But there is also a cultural obsession typical of the avant garde of the 1950s and 1960s – from the Situationists to radical groups – of the redefinition of the horizon. Opposed to the flat and sclerotic standardized and regularized spatial sequences that impose a single point of view, Zaha Hadid proposes an architecture that, like a cinematographic sequence, constricts to mutate it continuously, always establishing new relationships – visual but also tactile, acoustic, and olfactory – with natural and artificial spaces that unravel in sequence. From here there is a sort of architectural-path equivalence that has two consequences: the spasmodic attention of the design of layouts intended as a horizontal plan along which the events take place and the preference for linear layouts along which places to pause – it there are any – are kinetically organized.
A New Phase
1983 is an important year for Hadid. Along with her victory in the Hong Kong Peak competition comes the retrospective dedicated to her at the Architectural Association. The title: Planetary Architecture Two, almost to indicate the intensely spatial and aerial character of her work.
It is time for taking stock, synthesized in a painting entitled Word (89 degrees). The principal projects of seven years of work are represented in the exhibit, which, when brought together, form a disquieting urban landscape due to the stray angle of the point of view chosen. It is proposed on the interior of a missile in the process of a vertical take-off and is high enough to see the curvature of the earth. It could be a metaphorical message that alludes to the closing of one phase and the opening of another. But the painting also responds to the recurring need of Hadid to observe her own work from multiple and unusual points of view.
Thus, in a two year project that followed for Trafalgar Square, Hadid represents the plaza hypothesizing this time the observer laying at the pavement level with an image ironically baptized as Worm’s Eye View. In another design for the same project, she retakes the city view from above and represents it in six or seven images of the work taken from different angles. The effect of this intensely dynamic technique resembles a futurist synchronicity, experimented by Duchamp in the Nude Descending a Staircase (1912) and by Boccioni in Single Forms in the Continuity of Space (1913). With the result that it is no longer the object but the trajectory that is privileged, not the form in its synthesis but the components in their reciprocal interrelationships. There is no more obsession therefore for icons or figures in themselves, and for themselves concluded and open to a phenomenology of the mediating space in which the observer, from the start disoriented, regains control of the real only on the condition of reconceptualising in through the comparison between several points of view.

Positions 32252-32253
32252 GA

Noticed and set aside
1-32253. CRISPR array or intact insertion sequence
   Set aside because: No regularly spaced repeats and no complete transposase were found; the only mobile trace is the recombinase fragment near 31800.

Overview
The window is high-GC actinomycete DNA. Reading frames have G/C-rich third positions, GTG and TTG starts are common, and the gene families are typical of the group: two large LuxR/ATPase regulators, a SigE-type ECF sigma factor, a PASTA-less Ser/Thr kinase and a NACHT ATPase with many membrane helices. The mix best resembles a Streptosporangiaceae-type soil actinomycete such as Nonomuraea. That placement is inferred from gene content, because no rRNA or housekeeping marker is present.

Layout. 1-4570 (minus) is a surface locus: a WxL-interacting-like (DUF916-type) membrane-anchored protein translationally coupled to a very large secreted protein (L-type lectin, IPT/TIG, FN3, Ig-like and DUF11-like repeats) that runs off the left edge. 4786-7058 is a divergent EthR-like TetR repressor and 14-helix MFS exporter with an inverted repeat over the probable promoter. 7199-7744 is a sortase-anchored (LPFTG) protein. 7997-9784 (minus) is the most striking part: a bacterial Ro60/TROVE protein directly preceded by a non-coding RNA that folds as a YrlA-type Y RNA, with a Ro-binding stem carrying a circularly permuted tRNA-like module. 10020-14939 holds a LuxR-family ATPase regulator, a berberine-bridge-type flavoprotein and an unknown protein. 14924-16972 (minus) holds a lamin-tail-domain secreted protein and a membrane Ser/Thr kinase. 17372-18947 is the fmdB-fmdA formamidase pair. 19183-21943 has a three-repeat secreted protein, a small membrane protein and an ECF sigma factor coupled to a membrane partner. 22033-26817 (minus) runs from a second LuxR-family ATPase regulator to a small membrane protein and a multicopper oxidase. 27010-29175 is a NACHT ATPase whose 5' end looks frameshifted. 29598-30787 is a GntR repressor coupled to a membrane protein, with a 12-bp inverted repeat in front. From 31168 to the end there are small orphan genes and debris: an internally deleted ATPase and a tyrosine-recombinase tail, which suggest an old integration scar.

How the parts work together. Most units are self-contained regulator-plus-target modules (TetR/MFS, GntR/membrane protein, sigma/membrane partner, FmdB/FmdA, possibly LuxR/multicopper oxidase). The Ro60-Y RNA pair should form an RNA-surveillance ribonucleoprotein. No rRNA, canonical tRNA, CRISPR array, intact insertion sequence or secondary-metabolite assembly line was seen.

Between 1985 and 1986 Hadid probes three projects that are more like research directions.
24 Cathcart Road is a dwelling in the International Style the interior design for which Hadid proposes a flow of continuous energy. She creates it with a system of sofas, conceived as plans arranged in sequence. At the same time, however, through vibrating curves and folds (she’ll call this “the first material display of my Suprematist geology”) the flow becomes condensed and relaxed at corner areas in order to construct “parking” spaces and concretize specific functions.
Produced afterwards in a series (1988), the furniture designed for 24 Cathcart Road is characterized by its combination of materials, for the polychromy that contributes to disarticulating the objects along compositional lines, for the multiplicity of forms with which the same functional elements are resolved, but above all, for the rapport that it has with those who use it. In this way, a sofa may be partly enveloping and partly rigid, accommodate formal but also relaxed behavior. It may direct, through sudden changes of the necessary position, the glances of the user in a plurality of directions: upwards, downwards, towards the interior and the exterior of the room. Exactly as the cinematographic sequences of the spaces in The Peak and, also, in the designs that simultaneously examine the same space from above as a spaceship and from below as a worm.
If with Cathcart Road Hadid examines the energy of curved lines and the poetics of vibrations through folds and waves, with the office building for Kurfürsterdamn 79 in Berlin the object of analysis is the stratification of planes. The design (1986) rises on an almost impossible site of 2.7 x 16 meters. It is developed in 7 stories and follows the edge of the adjacent street in order to gain a minimum acceptable width of 5 meters. Given the necessary position of vertical connections that reenter into the 2.7 metre-wide strip, the building is structured according to a sandwich logic, that is, in a series of successive layers, staircases, structural form, open space, and facade. Thanks to a clever play of variations and excavations, these guarantee a plurality of spatial sequences on the interior that superimpose themselves along the lateral facade, conceived as an multiple but synthetic transversal section, in order to emphasize the interior stratification on the exterior as well. Lastly, the longitudinal facade, curved and more uniform, is marked by peremptory incisions.